We reported in the past on this effort to raise money for ta batting-practice facility...they're still trying

COURTESY OF CLEVELAND HIGH - Heres the planned baseball and softball indoor hitting facility, for which funds are still being sought at Cleveland Highs sports field on S.E. Powell Boulevard. Cleveland High School is still aiming to create an indoor hitting facility to help grow their baseball and softball programs. The proposed building would stand at the Cleveland High track field - as shown in the photo above - and be available for youth baseball in the Southeast area. This project, reported previously in THE BEE, has been years in the making -- after being set back due to the COVID-19 pandemic.

"We had permits. We had more than half the money. Right before COVID, we were making our last fundraising push, and were only about $75,000 short," sighed Cleveland baseball head coach Steve Geiszler. "COVID came and just stopped it. Once we came back out, the cost of materials went up triple. Plywood went from fifteen bucks to sixty dollars a sheet. Getting labor is tough now, because the trades are busy."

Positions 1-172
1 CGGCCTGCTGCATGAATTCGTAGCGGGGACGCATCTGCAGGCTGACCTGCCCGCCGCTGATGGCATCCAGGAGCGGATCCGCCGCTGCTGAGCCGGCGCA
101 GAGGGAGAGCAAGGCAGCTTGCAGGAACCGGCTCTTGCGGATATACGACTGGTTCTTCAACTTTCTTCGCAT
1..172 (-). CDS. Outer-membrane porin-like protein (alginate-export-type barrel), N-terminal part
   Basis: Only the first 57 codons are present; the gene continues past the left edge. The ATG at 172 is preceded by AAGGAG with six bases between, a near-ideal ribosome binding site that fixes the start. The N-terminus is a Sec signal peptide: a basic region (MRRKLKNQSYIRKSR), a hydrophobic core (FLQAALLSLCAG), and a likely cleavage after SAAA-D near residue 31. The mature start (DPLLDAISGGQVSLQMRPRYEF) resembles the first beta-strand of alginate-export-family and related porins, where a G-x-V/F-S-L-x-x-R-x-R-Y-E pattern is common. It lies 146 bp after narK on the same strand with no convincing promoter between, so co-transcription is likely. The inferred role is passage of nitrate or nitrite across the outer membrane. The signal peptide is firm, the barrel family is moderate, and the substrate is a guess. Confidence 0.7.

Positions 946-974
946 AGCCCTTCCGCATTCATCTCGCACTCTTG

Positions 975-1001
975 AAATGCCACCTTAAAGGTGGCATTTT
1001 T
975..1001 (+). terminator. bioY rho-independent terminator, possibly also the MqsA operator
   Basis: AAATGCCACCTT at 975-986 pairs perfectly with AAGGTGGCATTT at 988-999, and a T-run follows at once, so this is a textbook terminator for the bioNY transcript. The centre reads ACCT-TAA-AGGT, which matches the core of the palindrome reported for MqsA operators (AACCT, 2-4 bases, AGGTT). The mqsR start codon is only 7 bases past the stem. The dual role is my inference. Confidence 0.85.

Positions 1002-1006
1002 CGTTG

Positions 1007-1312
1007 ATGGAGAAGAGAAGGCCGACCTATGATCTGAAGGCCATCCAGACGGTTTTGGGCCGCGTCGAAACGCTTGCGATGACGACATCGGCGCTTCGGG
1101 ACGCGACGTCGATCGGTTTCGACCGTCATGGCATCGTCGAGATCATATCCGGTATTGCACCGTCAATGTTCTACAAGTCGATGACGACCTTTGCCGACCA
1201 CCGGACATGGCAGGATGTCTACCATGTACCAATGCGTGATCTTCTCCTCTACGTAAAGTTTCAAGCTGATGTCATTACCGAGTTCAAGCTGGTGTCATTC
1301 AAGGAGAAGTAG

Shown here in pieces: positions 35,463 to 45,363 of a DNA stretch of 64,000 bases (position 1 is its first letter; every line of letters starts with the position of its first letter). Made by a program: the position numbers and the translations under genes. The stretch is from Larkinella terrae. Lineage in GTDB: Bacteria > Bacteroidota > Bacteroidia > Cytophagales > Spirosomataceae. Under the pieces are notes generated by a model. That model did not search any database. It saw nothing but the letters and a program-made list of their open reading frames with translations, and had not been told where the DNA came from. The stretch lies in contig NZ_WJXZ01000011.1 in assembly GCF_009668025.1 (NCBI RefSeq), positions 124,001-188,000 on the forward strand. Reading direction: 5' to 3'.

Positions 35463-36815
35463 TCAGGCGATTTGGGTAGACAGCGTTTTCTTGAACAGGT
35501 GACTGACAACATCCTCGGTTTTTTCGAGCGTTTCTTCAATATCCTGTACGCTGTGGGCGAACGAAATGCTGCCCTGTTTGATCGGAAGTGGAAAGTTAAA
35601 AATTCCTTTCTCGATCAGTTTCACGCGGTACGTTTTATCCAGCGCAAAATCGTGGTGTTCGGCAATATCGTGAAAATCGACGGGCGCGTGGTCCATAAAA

Whenever possible, Cleveland plays games and practices at Powell Park just across the corner from Cleveland High. But the park has natural grass and dirt that is pretty easily disrupted by the snows of winter and ensuing rains of spring. Mud and slick grass hinder the agility needed in baseball, and can quickly lead to injuries that can change a teenager's life.

"[We practice] wherever we can. We've used the Lincoln Youth Programs hitting facilities. We've been out to Putnam in the past. We are everywhere but our place," emphasized Geiszler.

Giving athletes an option to practice indoors not only eases injury concerns, but is essential in attracting talent from around the Portland area. High school athletes looking to develop a potential career in baseball at the collegiate level seek out facilities that will help them year-round.

"We lose players in our neighborhood to other schools who have these facilities," said Geiszler. "Kids who get serious about baseball see that we don't have these facilities. They start looking at other places."

Despite the setbacks, the team hasn't given up on making the facility happen, and is looking to raise an additional $125,000.

"We have plans. It's just getting everybody revamped, going out, and doing more fundraising again," said Coach Geiszler. "We got so close; and it was such a process to get to that point."

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